The all-new Journal of Supercomputing Frontiers and Innovations has published published a new paper entitled: Toward Exascale Resilience – 2014 Update. Written by Franck Cappello, Al Geist, William Gropp, Sanjay Kale, Bill Kramer, and Marc Snir, the paper surveys what the community has learned in the past five years and summarizes the research problems still considered critical by the HPC community.
“This paper provides information and benchmarks necessary to make the choice of the best file system for a given application from a number of the available options: RAM disks, virtualized local hard drives, and distributed storage shared with NFS or Lustre. We report benchmarks of I/O performance and parallel scalability on Intel Xeon Phi coprocessors, strengths and limitations of each option.”
“Over the past two and half years, the team worked on a DOE-funded project, Computer-Aided Engineering for Electric Drive Vehicle Batteries (CAEBAT), to combine new and existing battery models into engineering simulation software to shorten design cycles and optimize batteries for increased performance, safety and lifespan. In order to achieve these goals the team has been modeling thermal management, electrochemistry, ion transport and fluid flow.”
“The continuous demands of competition help maintain strong markets for high performance computing systems, even amidst apparent paradoxes. Our surveys show that HPC users are bucking the trend of reducing spending on servers, and research indicates modest growth for HPC in all economic sectors (industrial, academic, and government) over the next four years.”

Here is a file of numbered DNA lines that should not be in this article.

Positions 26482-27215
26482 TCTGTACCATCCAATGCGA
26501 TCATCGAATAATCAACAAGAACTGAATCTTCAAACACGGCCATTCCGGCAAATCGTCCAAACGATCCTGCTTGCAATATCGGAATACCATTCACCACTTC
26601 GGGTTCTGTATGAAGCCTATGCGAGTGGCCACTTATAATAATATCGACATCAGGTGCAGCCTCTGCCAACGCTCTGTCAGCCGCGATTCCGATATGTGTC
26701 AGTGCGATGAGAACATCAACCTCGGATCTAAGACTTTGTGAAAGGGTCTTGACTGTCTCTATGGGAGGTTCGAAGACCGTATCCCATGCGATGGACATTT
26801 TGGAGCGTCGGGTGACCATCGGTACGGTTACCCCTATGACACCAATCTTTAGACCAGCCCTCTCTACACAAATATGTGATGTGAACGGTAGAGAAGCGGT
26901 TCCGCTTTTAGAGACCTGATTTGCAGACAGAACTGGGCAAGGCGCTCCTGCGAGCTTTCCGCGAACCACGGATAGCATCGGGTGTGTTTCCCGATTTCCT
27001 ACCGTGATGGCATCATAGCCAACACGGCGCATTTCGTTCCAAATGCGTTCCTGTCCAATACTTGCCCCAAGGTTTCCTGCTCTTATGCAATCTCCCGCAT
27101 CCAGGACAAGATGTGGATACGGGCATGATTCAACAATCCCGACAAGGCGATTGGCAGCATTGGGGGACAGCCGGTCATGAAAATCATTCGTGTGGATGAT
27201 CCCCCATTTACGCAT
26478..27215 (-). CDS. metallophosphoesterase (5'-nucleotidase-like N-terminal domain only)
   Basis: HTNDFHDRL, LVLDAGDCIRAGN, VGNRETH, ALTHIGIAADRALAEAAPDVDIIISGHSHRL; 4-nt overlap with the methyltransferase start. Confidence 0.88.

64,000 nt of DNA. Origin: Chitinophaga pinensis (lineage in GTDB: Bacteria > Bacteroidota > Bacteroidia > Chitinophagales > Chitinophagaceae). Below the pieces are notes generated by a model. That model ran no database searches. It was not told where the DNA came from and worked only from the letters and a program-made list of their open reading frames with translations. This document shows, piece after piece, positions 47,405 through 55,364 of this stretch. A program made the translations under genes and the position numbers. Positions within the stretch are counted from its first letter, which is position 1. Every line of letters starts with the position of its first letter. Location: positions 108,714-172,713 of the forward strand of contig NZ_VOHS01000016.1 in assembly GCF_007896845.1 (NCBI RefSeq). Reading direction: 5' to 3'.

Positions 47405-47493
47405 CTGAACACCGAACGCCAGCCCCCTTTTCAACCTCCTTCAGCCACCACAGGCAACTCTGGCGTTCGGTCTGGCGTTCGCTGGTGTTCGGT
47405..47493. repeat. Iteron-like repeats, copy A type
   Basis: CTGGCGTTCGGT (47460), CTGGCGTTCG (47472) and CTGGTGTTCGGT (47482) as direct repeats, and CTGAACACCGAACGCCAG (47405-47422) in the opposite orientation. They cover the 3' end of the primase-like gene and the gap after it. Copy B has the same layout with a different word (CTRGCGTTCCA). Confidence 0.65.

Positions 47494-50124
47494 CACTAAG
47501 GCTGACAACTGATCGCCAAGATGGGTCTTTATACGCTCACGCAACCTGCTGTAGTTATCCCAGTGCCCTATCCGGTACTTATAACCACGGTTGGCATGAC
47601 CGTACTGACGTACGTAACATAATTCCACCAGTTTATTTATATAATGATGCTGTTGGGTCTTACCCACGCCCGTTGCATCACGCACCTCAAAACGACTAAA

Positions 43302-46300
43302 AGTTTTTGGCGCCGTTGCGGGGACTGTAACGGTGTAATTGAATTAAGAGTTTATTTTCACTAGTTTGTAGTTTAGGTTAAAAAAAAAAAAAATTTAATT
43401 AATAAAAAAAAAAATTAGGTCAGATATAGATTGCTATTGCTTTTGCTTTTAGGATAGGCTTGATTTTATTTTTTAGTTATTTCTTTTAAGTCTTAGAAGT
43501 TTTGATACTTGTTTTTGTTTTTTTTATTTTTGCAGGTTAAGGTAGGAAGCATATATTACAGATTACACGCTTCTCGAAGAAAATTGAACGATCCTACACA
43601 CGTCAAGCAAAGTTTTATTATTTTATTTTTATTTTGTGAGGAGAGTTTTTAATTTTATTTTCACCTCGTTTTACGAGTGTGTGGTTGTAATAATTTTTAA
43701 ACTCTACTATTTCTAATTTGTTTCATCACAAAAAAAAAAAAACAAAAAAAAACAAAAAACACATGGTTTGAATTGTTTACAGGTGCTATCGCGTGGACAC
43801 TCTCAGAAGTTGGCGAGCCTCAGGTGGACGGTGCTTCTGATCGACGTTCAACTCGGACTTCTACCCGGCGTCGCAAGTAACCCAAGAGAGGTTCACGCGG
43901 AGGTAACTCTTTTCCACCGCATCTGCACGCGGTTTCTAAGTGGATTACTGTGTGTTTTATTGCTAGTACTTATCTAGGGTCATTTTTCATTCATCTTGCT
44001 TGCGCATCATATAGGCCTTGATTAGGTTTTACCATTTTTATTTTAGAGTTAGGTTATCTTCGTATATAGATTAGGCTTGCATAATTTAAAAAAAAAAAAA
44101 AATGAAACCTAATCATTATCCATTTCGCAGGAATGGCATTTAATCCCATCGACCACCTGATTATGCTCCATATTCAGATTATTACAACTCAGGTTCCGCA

“In this paper, we consider a coupled solution in which a multiphase flow simulator is coupled to an analysis approach used to extract the interfacial geometries as the flow evolves. This has been implemented using MPI to target heterogeneous nodes equipped with GPUs. The GPUs evolve the multiphase flow solution using the lattice Boltzmann method while the CPUs compute upscaled measures of the morphology and topology of the phase distributions and their rate of evolution. Our approach is demonstrated to scale to 4,096 GPUs and 65,536 CPU cores to achieve a maximum performance of 244,754 million-lattice-node updates per second (MLUPS) in double precision execution on Titan.”
Colfax Research has published a new white paper entitled “Cluster-Level Tuning of a Shallow Water Equation Solver on the Intel MIC Architecture.” Written by Andrey Vladimirov, the paper demonstrates the optimization of the execution environment of a hybrid OpenMP+MPI computational fluid dynamics code (shallow water equation solver) on a cluster enabled with Intel Xeon Phi coprocessors.